Multi-System Youth Action Plan
Multi-system youth, or MSY, are children who require services from more than one child-serving system, including children services, developmental disabilities, mental health and addiction, and juvenile justice. Each of the systems above provide services to multi-system youth and their families, and for some youth, these individuals services meet their clinical needs. However, some youth may have such complex physical, emotional, and behavioral needs, that these individual systems are not meeting their needs. When that occurs, some families must make the unfathomable decision to relinquish custody of their child to children services in order to receive the care their child needs. This practice is called custody relinquishment.
On July 17, 2019, Governor Mike DeWine signed House Bill 166, which created the state’s two-year operating budget. House Bill 166 included $68 million in new funding to address the needs of Ohio’s multi-system youth, including:
- $50 million, over two years, to the Ohio Department of Job and Family Services to assist with children in the custody of a public children services agency (PCSA) that require services from multiple systems or to prevent children from entering the custody of a PCSA.
- $18 million, over two years, to the Ohio Department of Medicaid to create the Multi-System Youth and Innovation Support Fund, designed to prevent custody relinquishment by assisting youth and families with accessing needed services.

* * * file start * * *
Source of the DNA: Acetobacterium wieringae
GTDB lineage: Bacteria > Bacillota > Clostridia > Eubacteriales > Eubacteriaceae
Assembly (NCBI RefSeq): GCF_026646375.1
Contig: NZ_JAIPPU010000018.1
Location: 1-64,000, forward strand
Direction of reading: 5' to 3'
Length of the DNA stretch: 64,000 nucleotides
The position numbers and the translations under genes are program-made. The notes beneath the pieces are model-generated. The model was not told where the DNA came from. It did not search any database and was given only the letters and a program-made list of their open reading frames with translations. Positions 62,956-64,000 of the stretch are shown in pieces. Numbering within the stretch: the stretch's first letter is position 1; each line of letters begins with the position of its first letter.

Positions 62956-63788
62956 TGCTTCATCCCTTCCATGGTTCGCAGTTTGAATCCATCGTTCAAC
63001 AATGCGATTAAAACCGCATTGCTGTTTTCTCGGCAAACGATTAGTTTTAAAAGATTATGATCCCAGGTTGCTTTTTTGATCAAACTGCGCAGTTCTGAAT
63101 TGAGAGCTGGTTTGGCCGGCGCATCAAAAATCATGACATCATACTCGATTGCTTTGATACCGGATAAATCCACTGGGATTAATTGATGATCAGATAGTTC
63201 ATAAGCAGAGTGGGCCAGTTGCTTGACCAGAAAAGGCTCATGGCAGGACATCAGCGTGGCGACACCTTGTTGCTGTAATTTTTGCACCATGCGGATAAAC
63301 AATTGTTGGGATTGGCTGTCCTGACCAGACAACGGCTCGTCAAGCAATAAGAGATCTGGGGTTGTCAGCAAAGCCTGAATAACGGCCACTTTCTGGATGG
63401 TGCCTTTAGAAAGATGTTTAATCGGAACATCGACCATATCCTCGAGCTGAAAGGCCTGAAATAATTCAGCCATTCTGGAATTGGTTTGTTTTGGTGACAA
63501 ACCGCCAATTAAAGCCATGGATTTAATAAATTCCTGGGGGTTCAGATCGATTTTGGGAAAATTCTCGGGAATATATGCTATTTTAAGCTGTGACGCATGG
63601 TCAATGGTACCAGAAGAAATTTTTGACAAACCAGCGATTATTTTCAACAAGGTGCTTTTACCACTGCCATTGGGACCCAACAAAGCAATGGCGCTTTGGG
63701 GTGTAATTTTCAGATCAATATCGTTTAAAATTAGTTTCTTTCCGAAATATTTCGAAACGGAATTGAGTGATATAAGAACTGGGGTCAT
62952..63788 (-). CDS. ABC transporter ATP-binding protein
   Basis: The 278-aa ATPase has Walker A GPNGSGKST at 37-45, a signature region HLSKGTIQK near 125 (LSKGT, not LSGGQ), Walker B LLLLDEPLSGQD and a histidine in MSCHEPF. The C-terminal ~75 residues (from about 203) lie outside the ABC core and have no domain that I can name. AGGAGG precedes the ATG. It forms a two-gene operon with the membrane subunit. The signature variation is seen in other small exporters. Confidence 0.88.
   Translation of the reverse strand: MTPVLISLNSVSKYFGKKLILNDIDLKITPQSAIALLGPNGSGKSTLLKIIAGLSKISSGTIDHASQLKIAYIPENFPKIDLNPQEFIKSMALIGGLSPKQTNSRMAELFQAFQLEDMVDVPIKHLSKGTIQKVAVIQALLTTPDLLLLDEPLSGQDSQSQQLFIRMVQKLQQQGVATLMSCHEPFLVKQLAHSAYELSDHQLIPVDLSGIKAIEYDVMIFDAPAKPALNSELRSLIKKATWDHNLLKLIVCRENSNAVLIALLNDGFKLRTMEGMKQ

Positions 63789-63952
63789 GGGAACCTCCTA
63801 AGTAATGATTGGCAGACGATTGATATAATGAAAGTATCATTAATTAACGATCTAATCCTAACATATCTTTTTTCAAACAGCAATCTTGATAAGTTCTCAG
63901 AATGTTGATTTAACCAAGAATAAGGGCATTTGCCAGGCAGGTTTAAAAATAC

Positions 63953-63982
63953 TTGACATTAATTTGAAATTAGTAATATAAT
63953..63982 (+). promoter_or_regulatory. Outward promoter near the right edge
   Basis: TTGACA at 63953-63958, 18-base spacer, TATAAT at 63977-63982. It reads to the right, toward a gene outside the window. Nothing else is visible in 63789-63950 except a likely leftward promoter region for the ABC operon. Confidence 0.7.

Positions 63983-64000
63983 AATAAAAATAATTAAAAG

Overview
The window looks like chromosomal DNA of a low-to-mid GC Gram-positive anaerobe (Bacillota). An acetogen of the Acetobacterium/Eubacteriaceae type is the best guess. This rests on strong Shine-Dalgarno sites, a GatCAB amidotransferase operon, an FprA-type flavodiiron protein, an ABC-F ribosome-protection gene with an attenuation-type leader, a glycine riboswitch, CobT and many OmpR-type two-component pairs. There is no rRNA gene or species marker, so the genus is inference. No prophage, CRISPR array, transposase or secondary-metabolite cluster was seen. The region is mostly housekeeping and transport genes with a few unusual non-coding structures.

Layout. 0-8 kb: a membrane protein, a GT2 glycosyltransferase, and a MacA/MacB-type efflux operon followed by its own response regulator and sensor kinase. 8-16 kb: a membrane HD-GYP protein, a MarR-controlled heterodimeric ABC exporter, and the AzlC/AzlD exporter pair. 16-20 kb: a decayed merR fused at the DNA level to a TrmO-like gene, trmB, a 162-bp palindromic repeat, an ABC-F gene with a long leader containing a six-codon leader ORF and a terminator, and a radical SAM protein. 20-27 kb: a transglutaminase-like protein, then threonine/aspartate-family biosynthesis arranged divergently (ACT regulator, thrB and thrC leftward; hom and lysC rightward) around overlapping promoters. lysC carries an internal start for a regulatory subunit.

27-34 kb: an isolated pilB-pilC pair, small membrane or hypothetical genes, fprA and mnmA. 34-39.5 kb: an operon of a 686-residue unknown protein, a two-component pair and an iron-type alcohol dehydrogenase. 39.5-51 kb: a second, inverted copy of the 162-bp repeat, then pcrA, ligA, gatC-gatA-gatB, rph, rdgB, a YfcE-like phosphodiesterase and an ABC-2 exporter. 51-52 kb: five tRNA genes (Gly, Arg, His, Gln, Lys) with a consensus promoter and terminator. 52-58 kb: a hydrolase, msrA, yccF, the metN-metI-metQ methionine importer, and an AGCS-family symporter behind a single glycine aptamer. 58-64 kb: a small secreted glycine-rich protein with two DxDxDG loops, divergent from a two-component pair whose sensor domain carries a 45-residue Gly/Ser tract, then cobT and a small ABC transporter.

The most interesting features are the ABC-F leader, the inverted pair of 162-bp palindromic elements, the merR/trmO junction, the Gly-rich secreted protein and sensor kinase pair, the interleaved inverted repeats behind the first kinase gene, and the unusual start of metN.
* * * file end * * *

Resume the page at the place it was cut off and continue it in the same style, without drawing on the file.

On October 8, 2019, the Departments of Job and Family Services and Medicaid announced the creation of an $8 million state-level program for multi-system children. Families that are facing custody relinquishment in order to access the physical and behavioral health care services that their child needs can apply for financial assistance for their child’s care. Rather than reimbursing counties, this new state-level program provides direct payment to the service provider, ensuring that families can quickly and efficiently access care for their child. In addition to financial assistance, a technical assistance team was created to provide counties with best practices to meet the needs of multi-system youth. Since its creation, the state-level program has received 79 applications for assistance and funded the care of 29 youth. The state has also provided technical assistance to 15 Ohio counties.
House Bill 166 also stated the intent of the General Assembly to end the practice of custody relinquishment to access services and tasked the Ohio Family and Children First Cabinet Council with developing an action plan to accomplish that end.
To assist in developing the Multi-System Youth Action Plan, Ohio Family and Children First Council, or FCFC, established a committee and six working groups to conduct research and develop recommendations for this final report. The multi-disciplinary committee and working groups met over the course of three months to develop the recommendations enclosed in this action plan. It is our sincere hope that the information contained within provides Ohio’s General Assembly and others a clear path forward to better address the needs of multi-system youth and their families.
View and download the full report in the attachment section of this web page.